Explained : View Range In Revit

The view range is a set of horizontal planes that control the visibility and display of objects in a plan view. View Range feature seem complicated, but it is actually quite simple. Users can access the View Range with just a few clicks. First, the floor plan or ceiling plan must be opened using the project browser. Once the floor plan or ceiling plan is open, the View Range button becomes available in the Properties panel.

The View Range is made up of a primary range and the view depth. The primary range is defined by three horizontal planes: a top plane, a bottom plane and a cut plane.

  1. Top of View – Sometimes referred to as the top clip plane. Your Views “Eyes” are placed here, looking down. The Only elements that show up as visible between the Top Clip Plane and the Cut Plane are Casework, Windows and Generic Model Categories which are given the default projection line weights. Nothing else will be visible in this zone.
  2. Cut Plane – Everything will be visible from the Cut Plane down to the Bottom Clip Plane of the view. Anything that intersects with the Cut Plane will take on Cut Line Weight of the element category. (Note – if the element category does not have a default line weight, Revit will apply the standard Projection Line Weight as the element is not deemed cuttable).
  3. Bottom Clip Plane – Elements that fall between the Bottom Clip Plane and the Cut Plane present with the default Projection line weights of family category.
  4. Offset from Bottom – Informs the position of total view depth. Refer to Point 4 above for detail on the View Depth and how elements present when located between the Bottom Clip Plane and the Bottom Offset Plane.
  5. Primary Range – can be a little more confusing, but this is essentially the view that extends from the Top Clip Plane down to the Bottom Clip Plane, where the majority of the elements that fall within this range information are shown with default projection and Cut Line Weights and Styles (some minor exceptions, covered in the following steps).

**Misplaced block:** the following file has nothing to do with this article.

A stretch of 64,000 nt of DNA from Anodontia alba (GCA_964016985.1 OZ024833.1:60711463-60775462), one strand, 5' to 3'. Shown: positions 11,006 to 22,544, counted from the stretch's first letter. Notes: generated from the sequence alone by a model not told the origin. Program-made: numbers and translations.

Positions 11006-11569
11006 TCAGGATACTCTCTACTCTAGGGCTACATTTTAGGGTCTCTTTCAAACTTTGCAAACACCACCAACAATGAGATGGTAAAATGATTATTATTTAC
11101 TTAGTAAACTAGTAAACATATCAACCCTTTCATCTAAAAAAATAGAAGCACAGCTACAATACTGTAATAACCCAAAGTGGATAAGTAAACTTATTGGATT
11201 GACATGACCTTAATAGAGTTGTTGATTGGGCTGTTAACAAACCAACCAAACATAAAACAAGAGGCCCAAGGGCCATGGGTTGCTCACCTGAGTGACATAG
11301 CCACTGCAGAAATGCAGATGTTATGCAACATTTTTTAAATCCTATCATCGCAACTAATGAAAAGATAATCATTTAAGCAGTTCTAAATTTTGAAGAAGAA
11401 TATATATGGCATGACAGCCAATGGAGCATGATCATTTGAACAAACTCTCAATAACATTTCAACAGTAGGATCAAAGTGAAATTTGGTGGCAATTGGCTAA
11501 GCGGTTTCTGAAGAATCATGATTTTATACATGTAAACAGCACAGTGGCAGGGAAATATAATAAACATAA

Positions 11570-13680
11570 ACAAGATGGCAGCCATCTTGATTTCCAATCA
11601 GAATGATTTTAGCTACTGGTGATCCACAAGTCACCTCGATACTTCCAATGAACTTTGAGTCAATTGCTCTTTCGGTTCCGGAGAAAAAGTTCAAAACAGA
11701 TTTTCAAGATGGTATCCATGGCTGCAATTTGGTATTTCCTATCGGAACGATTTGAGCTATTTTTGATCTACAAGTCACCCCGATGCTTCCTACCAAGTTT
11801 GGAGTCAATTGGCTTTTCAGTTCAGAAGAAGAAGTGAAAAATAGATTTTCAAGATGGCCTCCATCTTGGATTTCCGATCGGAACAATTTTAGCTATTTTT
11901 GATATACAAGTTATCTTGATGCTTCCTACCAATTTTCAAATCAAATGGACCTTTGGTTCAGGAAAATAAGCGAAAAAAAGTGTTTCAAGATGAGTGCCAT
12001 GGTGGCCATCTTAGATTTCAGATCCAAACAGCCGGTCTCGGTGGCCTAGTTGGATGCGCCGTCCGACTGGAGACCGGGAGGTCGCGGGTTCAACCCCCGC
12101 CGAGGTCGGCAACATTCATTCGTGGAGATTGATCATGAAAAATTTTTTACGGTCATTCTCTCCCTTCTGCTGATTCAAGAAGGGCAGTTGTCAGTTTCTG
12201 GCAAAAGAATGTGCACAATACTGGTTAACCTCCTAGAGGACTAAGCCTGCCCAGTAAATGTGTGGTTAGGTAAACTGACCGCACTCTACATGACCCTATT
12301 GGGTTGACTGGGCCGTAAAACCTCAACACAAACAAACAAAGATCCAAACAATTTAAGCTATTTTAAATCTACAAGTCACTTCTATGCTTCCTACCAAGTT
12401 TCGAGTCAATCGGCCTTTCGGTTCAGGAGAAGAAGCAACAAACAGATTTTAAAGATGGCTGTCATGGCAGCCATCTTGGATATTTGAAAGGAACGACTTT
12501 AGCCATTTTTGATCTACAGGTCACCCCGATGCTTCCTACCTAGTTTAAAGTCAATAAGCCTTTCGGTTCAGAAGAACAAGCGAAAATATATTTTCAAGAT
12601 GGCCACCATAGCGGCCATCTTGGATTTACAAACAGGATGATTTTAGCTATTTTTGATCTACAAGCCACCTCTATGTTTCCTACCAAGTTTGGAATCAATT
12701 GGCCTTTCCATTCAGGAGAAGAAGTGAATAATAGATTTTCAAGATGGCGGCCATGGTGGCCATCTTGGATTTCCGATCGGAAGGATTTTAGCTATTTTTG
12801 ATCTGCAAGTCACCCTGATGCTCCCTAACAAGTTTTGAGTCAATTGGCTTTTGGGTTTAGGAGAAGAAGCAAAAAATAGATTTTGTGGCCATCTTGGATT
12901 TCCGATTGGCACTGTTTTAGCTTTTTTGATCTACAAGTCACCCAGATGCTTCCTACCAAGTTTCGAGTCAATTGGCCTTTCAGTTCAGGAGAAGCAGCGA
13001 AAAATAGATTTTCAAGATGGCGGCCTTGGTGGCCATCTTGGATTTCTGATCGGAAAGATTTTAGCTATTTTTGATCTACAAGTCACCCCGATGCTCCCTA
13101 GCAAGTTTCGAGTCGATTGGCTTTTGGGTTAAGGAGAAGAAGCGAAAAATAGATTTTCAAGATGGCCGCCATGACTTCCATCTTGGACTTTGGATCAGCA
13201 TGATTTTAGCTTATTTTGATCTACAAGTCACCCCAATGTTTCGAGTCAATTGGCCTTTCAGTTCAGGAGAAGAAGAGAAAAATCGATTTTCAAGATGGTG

6. View Depth – Elements that are within the View Depth are depicted with the <Beyond> Line style. Minor exceptions include Ramps, Floors, Foundations and Stairs which follow a Projection line weight until an independent default View Depth of circa 1200mm below Bottom Clip Plane, then convert to <Beyond> Line Style should they occur deeper on the view.
  7. Overall View Range – pretty self-explanatory. The Overall View range extends from the top of the view down to the bottom offset value.

The top plane represents the top of the View Range and the bottom plane represents the bottom of the View Range. The cut plane is located between the top and bottom planes, and it is the dividing line that determines how elements are displayed in the view. The additional plane beyond the primary range is the View Depth. By adjusting the View Depth, you can control the visibility of elements below the bottom plane of the primary range.

There are a few categories for which an element located above the cut plane but partially below the top clip is shown in plan. These categories include windows, casework, and generic models. These objects are shown as viewed from above.

When determining why an element in the Revit plan view is not displaying, a user may try to troubleshoot the situation by referring to the View Range.


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